|An attachment in a Notes email message|
|An attachment in an Outlook email message|
Mail and Calendar delegation
In Notes delegation is pretty straightforward and therefore easy to set up. Delegation can be set to give another employee access to just your Calendar, To Do and Contacts, or your Mail, Calendar, To Do and Contacts. The next step is to decide how much access (read, create, edit) on all of these components. In Outlook delegation access can be set up at a much more granular level, providing much more variation and detail but requiring a lot more clicks and knowledge. So access can be granted to another employee on each component separately To Do, Contacts, Calendar, Mail) with different roles in place to decide how much access is granted, and furthermore access to Mail can be specified for each mail view and folder separately So a secretary could get access to the Inbox, Sent and some folders, but not to a specific folder where confidential email is delivered to through a rule for example.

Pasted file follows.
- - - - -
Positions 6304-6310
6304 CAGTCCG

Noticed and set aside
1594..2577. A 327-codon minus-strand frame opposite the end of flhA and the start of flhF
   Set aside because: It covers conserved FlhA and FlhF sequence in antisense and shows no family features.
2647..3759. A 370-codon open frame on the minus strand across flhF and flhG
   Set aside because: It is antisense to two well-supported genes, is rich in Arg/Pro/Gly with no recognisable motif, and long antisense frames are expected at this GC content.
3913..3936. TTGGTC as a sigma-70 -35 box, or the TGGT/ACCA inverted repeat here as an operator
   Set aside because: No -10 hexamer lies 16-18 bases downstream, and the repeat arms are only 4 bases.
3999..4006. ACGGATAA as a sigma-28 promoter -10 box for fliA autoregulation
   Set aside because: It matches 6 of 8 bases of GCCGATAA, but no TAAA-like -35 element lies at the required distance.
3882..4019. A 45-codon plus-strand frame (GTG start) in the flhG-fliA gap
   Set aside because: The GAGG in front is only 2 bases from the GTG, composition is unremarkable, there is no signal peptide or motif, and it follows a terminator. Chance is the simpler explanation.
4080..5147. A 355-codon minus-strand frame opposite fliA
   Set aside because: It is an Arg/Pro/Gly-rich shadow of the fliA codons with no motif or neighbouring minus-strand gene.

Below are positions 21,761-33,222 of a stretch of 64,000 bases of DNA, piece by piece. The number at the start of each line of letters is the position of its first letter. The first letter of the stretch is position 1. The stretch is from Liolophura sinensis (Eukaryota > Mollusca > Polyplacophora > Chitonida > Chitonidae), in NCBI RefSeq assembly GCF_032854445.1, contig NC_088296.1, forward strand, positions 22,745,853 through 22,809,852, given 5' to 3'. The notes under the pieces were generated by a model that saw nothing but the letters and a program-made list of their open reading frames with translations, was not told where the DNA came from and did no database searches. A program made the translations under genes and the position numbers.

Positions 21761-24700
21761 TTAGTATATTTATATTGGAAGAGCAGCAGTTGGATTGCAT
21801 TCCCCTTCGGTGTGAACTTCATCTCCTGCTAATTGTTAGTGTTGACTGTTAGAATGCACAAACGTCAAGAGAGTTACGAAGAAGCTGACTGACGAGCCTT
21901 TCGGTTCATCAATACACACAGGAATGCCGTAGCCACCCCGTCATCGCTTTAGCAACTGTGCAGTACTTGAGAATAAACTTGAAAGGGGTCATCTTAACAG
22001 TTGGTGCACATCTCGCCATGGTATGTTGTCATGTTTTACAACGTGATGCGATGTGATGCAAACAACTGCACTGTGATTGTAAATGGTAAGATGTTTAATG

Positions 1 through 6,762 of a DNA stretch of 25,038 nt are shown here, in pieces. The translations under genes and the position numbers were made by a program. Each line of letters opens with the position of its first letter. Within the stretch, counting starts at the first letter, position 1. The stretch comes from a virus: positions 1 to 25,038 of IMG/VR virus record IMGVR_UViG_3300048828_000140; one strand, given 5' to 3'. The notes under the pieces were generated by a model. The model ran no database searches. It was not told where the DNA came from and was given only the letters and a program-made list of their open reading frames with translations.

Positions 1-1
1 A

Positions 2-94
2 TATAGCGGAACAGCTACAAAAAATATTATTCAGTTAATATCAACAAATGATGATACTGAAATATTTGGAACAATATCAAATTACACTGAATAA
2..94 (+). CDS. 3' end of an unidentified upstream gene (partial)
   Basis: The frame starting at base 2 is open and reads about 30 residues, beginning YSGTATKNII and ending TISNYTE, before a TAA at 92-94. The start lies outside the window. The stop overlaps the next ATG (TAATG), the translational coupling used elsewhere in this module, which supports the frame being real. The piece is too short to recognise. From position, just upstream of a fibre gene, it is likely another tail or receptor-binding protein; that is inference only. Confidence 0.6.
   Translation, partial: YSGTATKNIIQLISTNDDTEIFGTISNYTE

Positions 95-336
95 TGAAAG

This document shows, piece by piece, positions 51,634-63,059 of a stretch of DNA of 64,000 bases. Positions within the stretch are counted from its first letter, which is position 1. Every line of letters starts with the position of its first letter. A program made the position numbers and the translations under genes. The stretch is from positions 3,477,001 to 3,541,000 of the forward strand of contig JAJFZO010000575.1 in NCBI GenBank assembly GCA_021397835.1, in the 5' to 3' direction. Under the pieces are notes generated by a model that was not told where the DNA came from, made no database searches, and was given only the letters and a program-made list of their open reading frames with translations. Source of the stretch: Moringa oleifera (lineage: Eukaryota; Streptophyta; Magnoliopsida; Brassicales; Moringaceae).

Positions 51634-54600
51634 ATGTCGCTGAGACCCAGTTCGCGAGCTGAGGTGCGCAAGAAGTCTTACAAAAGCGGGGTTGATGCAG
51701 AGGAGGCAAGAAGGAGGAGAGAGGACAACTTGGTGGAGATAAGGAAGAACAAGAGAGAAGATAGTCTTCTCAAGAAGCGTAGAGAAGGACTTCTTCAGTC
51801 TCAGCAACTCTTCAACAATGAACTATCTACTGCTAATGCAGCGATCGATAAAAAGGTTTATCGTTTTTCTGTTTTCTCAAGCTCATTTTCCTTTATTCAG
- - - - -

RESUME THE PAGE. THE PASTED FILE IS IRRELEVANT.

|Outlook Folder permissions|
|Notes Access and Delegation|
Delegates in Notes send email from the managers mailbox, where they create a new message. The message will be automatically sent from the manager (displayed to recipients as sender), sent by the secretary. In Outlook the secretary creates an email message from their own mail box, and uses the From field to specify the message is from the manager. When a delegate sends the message this way, recipients will see the text [Delegate Name] on behalf of [Manager Name] next to From.
|Choosing the manager's mailbox to send the mail from in Outlook|